Farewell to Baseball Analysis

Topics: Lou Gehrig, Rhetoric, New York Yankees Pages: 2 (592 words) Published: February 27, 2013
Farewell to Baseball Analysis

Lou Gehrig, shortly after learning of a deathly disease that he had acquired, said his final goodbye to professional baseball on July 4th, 1939 during Lou Gehric appreciation day in Yankee Staduim in a short and simple speech that conveyed to the audience his feelings of awe towards what he had been able to do and with whom and luck with what he still had, while simultaneously inspiring his listeners to appreciate what they had by using the rhetorical devices of ethos, pathos, and parallel structure.

Gehrig establishes ethos early on in his speech. By stating that he had been “in the ballparks for seventeen years,” the audience is made aware of the fact that Gehrig is no amateur when it comes to the American pastime. By establishing his credibility early on in the speech, those who didn’t know very much of him would thus be convinced that he knew what he was talking about (although it was unlikely that one wouldn’t know of Lou Gehrig). When Gehric states that “it was an honor to have known Jacob Rupper,… Ed Barrow,… Miller Huggins,… [and] Joe McCarthy,” he is once again establishing ethos with the audience by conveying to them the past knowledge that he has of the game, how involved he is and has been, and the impact that the friendships of these great men have had on him. The impact that his establishment of ethos has on the speech is that is conveys the feelings of awe for who he had been able to work with and it served to make the speech more believable - not just empty words.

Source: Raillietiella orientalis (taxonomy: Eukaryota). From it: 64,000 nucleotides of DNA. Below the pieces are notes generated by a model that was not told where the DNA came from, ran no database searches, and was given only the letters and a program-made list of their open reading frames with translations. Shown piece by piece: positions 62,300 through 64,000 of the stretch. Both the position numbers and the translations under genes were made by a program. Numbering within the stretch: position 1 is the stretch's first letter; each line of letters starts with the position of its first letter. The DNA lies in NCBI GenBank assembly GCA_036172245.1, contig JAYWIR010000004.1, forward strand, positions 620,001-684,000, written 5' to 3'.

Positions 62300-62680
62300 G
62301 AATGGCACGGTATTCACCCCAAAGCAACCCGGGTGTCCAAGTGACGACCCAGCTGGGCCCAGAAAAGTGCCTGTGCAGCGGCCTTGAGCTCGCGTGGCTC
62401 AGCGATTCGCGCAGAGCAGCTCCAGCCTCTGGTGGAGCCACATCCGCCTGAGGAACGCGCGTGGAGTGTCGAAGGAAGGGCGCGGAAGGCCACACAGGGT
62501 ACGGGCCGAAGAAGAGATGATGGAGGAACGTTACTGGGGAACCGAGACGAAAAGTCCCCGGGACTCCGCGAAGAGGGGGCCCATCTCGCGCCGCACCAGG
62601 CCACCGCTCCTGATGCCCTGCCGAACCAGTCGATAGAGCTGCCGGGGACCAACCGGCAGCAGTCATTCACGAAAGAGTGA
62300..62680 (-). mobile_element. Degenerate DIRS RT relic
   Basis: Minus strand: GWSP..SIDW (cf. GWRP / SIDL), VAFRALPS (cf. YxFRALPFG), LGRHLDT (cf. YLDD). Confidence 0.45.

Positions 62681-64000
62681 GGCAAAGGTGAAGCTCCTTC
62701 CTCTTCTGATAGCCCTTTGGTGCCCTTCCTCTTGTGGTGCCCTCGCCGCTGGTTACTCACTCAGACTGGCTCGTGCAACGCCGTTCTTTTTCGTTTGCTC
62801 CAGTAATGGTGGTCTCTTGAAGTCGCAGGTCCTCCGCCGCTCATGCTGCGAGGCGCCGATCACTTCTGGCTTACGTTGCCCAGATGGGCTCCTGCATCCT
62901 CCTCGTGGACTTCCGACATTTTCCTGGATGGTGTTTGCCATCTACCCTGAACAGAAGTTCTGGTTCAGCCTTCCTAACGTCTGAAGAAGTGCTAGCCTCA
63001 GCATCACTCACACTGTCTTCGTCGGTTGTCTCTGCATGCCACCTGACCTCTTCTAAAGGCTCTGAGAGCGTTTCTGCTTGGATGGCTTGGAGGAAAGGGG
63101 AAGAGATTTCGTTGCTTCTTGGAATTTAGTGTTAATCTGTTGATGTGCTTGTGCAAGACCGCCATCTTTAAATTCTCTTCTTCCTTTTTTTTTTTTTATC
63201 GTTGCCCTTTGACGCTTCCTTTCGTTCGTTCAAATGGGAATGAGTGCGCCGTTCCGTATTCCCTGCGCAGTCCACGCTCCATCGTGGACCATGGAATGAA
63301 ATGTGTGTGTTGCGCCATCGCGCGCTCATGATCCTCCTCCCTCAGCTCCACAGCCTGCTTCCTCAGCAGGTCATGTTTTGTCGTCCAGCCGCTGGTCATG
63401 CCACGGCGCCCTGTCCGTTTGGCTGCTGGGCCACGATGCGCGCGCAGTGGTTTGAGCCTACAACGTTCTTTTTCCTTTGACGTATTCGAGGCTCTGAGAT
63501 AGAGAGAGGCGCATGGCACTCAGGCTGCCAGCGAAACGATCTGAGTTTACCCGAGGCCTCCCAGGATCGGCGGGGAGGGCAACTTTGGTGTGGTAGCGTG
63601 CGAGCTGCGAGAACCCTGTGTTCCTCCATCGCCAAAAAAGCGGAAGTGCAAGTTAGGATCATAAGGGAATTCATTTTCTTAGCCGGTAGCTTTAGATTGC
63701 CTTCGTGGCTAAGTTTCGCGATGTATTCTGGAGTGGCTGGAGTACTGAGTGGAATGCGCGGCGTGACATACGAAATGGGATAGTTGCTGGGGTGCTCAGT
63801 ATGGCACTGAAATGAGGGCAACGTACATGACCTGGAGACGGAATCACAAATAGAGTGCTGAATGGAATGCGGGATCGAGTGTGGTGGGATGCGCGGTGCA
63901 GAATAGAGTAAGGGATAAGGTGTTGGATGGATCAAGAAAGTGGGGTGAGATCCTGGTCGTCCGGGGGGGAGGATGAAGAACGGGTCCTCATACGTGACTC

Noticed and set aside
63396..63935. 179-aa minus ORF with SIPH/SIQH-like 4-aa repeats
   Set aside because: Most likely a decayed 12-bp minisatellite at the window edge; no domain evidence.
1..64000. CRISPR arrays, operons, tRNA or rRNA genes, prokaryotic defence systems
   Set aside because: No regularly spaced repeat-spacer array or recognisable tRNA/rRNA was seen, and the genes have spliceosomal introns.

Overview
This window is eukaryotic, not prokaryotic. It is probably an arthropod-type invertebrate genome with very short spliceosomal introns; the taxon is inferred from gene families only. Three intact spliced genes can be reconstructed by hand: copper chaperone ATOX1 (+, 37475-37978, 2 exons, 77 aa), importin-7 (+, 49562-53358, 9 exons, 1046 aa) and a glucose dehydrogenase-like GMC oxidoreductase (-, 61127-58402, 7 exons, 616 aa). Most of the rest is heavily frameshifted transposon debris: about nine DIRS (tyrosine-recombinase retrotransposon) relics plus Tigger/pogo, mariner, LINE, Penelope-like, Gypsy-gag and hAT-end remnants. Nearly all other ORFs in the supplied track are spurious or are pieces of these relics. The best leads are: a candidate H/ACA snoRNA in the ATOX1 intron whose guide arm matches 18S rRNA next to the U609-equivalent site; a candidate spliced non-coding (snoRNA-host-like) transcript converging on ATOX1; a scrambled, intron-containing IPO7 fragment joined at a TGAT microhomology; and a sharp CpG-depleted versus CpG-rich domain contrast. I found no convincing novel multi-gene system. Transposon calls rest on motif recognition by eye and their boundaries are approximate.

Pathos is utilized in Gehrig’s Farewell to Baseball speech when he begins talking about his “wonderful mother-in-law,” his “father and mother,” and his “wife who has been a tower of strength.” By bringing in his family, Gehrig causes others to relate directly to his predicament by forcing the audience to mentally juxtapose his family with their own, creating rising emotion in many. Gehrig uses “you” many times, furthering the mental juxtaposition...
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